Kevin Drum is steamed about the larceny practiced by elements of the criminal justice system, from petty (charging arrestees for the “service” of booking, and then not giving all of it back), to grand (the civil forfeiture scam by which the police can take your car–or your house–and keep it if someone in the station house is willing to say he thinks you, or someone, used them nefariously).
Kevin is entirely correct, but this ongoing outrage is overshadowed by the official massacre playing out in the Philippines, whose president was elected on a platform promising that people can be shot (and he boasts of having blown away a few citizens personally) if someone thinks they sell, or use, drugs. Someone? Apparently this means the shooter, or some guy who told him something about somebody.
(We also have a case of nature imitating art here: the plot of Terry Gilliam’s immortal Brazil is set in motion when a fascistic, bureaucratic dictatorship arrests the wrong guy (who dies in custody) and feels obliged to return the arrest fees it collected to his family. Brazil, I may note, is a bitter, dystopian, satire.)
The concept central to understanding this stuff is central to all hard science and underappreciated in social science, namely the importance of operational definition. An operational definition is a assignment to categories, or a reported measurement, that includes the protocol–the operations–by which it was applied. Example: the ‘height of a building’, for most purposes, doesn’t need to specify the measurement process. But for others, it’s important to specify whether it was observed by lowering a measuring tape from the top, by surveying instruments and trigonometry back to an identified monument of accepted altitude, or by carrying an altimeter to the top and reading it; each of these will give a different number. Responsible experimental scientists report the brand and model number of measuring equipment used in lab procedures, as well as (when it might matter) ambient conditions and what the mouse had for dinner.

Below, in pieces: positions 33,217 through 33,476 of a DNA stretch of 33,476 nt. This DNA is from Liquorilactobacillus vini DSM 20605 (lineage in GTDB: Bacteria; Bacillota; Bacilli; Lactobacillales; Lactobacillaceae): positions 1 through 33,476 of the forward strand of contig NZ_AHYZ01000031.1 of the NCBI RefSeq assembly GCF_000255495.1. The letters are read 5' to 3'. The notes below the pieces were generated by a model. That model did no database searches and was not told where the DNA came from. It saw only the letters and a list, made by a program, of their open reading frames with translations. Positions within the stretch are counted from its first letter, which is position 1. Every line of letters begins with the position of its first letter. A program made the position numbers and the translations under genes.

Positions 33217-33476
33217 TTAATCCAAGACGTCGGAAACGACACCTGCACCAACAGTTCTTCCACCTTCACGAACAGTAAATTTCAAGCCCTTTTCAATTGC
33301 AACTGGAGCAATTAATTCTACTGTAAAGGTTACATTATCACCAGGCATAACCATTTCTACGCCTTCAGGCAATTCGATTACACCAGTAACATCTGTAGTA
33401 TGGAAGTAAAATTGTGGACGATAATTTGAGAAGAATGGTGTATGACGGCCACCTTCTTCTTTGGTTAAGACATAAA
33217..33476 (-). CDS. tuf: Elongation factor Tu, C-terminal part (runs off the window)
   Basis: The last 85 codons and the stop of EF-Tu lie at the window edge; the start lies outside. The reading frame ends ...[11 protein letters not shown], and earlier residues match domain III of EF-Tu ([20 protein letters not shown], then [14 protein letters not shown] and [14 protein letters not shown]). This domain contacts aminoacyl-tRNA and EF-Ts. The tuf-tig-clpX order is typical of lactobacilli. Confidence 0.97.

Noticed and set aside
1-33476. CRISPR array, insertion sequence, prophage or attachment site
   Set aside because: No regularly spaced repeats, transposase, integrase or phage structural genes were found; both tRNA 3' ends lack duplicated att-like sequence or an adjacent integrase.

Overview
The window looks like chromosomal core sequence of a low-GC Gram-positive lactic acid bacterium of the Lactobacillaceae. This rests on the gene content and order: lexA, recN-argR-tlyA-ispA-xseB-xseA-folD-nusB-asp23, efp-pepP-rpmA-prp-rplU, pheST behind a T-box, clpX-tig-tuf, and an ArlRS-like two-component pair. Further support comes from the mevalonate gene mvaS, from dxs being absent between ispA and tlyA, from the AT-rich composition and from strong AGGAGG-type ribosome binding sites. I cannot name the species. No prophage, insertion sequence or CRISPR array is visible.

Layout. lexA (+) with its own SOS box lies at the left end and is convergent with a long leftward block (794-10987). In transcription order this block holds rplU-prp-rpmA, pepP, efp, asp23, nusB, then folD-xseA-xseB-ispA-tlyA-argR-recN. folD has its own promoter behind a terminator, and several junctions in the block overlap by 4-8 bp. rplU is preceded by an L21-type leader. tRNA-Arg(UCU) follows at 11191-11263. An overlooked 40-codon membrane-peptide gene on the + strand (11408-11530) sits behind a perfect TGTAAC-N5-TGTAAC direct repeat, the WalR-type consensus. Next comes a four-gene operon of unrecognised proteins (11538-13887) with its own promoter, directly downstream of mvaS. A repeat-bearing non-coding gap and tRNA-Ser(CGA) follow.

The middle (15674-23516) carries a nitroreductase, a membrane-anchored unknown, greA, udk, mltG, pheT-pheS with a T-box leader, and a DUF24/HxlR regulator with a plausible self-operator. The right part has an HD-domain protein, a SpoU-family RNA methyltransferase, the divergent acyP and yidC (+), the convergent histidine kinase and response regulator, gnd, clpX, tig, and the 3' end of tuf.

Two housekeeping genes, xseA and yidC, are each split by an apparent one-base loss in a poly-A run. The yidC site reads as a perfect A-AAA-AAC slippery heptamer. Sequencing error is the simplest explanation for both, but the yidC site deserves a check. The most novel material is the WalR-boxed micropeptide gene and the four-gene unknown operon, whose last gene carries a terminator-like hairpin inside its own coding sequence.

Never mind that capital punishment for drug use, or losing your house for dealing, let alone a relative’s dealing, are savageries in and of themselves. The implicit operational definition of a drug dealer, or one whose house may be confiscated in the cases above is quite far from the one we normally use to shoot or merely mulct people, and the press has a lot to answer for when it says Duterte and his vigilante thugs have “killed drug dealers”. The operational definition of “a drug dealer” used to allot punishment in civilized countries includes a finding of “guilty” after a whole series of steps from arrest with Miranda rights provided, through chain-of-evidence records, and a trial with its own specified protocols.
Duterte isn’t ‘shooting drug dealers’; he’s shooting people asserted to be drug dealers by, apparently, almost anyone: the guy’s romantic rival or business competitor, or an undertrained, underpaid cop’s on-the-spot guess. And our own cops aren’t confiscating “assets used in crime”, they are confiscating assets they covet when they are willing to make up a story. “Hey, you remember the guy we busted for meth two weeks ago [whose trial won’t start for six months]? His cousin has a nice new SUV, and car 233 was totaled in that wreck on the freeway. I bet the cousin gave him a ride in it sometime; let’s go pick it up!”